From young writers it’s always basic mistakes: mechanics, too much dialogue and/or scene direction. Sadly, these mistakes are also the easiest to avoid. What they reveal is that that writer hasn’t bothered to learn the fundamentals. This is fascinating because I can’t think of any other vocation where a similar incident would occur. If one were serious about learning to cook, a cookbook would be the first purchase. If you wanted to scuba dive, you’d take lessons before jumping head first into the ocean. While all the fundamentals are usually outstanding in the work of veteran writers, there is often a lack of courage and conviction in terms of content, as if they’re afraid to try something different for fear of being tossed out of another development meeting. If you are going to make the huge time commitment needed to write a spec script, swing for the fences. The creative dilution process can come later, once the script’s been optioned.

6. What story tropes are you just tired of seeing?

One is when characters (particularly female characters) are described solely on their looks. It tells you nothing about who a character is and often times a bit too much about the writer’s psyche.

Another is the oversaturation of beautiful people playing everyday characters. Even if you look at a movie from as recently as the 90’s, a man could be a regular guy with full chest and back hair and a woman could do a nude scene with a soft, everyday body. In contemporary films, everyone is sculpted, plucked and dyed to perfection. In this renewed Golden Age of Television, character actors are able to once again shine and it really strengthens the storylines and characters (Breaking Bad and Mad Men are obvious examples).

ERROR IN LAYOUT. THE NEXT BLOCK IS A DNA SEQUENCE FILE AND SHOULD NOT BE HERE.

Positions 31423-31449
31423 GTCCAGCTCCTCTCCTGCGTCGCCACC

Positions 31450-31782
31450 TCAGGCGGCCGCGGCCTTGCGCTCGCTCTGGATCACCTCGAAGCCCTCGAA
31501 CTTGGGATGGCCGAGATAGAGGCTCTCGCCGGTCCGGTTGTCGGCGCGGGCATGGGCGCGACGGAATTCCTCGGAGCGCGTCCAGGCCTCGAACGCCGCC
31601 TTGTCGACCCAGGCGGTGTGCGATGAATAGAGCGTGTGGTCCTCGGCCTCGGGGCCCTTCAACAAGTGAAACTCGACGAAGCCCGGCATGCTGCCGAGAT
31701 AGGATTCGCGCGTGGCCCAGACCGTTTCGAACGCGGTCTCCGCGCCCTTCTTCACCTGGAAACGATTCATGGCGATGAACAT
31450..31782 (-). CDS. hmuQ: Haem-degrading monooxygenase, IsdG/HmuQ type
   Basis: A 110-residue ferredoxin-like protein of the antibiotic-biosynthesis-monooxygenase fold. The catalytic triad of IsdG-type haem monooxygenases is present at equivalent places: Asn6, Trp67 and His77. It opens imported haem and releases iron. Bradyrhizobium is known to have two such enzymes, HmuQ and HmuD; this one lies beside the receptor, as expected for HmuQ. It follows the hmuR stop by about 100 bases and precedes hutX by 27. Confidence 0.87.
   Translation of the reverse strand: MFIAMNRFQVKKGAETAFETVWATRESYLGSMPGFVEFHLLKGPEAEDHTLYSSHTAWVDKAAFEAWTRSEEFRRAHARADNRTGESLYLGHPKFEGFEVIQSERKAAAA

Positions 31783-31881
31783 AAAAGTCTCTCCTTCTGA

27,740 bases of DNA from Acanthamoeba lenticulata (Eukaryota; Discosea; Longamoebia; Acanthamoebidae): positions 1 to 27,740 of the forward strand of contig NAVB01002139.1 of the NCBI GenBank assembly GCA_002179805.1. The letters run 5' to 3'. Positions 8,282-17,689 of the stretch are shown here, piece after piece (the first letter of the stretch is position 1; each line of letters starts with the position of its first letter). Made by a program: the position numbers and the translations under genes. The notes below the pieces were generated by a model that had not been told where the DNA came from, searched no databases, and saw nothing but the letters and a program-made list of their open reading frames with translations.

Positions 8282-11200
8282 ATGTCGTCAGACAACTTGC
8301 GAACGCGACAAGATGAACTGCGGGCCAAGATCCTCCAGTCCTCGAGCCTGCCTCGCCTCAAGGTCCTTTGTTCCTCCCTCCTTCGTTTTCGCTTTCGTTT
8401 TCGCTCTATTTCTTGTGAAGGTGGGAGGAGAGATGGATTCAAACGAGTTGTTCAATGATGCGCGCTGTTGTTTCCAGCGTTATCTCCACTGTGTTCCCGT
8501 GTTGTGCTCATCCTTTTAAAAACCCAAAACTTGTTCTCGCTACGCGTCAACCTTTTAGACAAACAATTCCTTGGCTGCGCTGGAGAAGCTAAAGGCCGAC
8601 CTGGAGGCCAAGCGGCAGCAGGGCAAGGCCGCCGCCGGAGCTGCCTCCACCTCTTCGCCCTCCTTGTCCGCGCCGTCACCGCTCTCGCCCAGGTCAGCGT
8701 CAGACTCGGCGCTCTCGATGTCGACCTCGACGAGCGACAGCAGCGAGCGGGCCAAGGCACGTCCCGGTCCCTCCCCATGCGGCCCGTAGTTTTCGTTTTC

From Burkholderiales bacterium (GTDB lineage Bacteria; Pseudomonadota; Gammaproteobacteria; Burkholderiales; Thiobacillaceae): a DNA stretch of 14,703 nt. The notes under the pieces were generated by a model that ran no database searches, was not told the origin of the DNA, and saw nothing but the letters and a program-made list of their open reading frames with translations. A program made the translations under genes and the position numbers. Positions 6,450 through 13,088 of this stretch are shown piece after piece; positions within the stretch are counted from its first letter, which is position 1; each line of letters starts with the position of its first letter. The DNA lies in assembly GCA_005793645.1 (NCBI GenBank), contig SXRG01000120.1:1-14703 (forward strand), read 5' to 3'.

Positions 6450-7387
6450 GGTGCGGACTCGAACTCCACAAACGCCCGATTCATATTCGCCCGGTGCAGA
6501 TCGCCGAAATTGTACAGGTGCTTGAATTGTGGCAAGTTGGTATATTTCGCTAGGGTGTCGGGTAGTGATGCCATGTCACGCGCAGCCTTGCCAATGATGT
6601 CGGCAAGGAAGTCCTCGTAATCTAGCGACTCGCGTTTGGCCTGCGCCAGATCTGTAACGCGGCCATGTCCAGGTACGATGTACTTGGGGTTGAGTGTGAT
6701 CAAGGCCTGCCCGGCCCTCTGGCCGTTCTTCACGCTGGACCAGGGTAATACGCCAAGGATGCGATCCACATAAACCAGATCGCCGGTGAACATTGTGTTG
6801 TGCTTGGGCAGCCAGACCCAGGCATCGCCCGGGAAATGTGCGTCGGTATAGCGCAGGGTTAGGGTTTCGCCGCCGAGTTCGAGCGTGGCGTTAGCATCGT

My wife is a screenwriter as well (and very opinionated to boot), so for better or worse, this is a constant discussion and analysis in our household. A big one for her is that men can have high-risk jobs and a strong drive, but if it’s a woman is in the same position, she needs a tragedy or a backstory. GRAVITY most recently did this—George Clooney is an astronaut because of his skill but Sandra Bullock is an astronaut because her kid died.

7. What are the 3 most important rules every writer should know?

-The believability of characters is often more dependent upon the execution of other elements in the script (e.g., plot, theme, dialogue) than anything else. A trap writers (myself included) often fall into is to confuse “believable” with “realistic.” Thus the ever-present tendency to write characters who are mill workers, teachers, office drones, etc. While there’s nothing wrong with this if that’s what your script dictates, it’s also important to remember that some of the most believable characters in cinematic history were also some of the most unrealistic: E.T., Yoda, Kermit the Frog, Mickey Mouse, Bugs Bunny, etc. They’re believable not because you could see them walking down the street, but because the creators of those characters did an amazing job of creating the world in which they existed.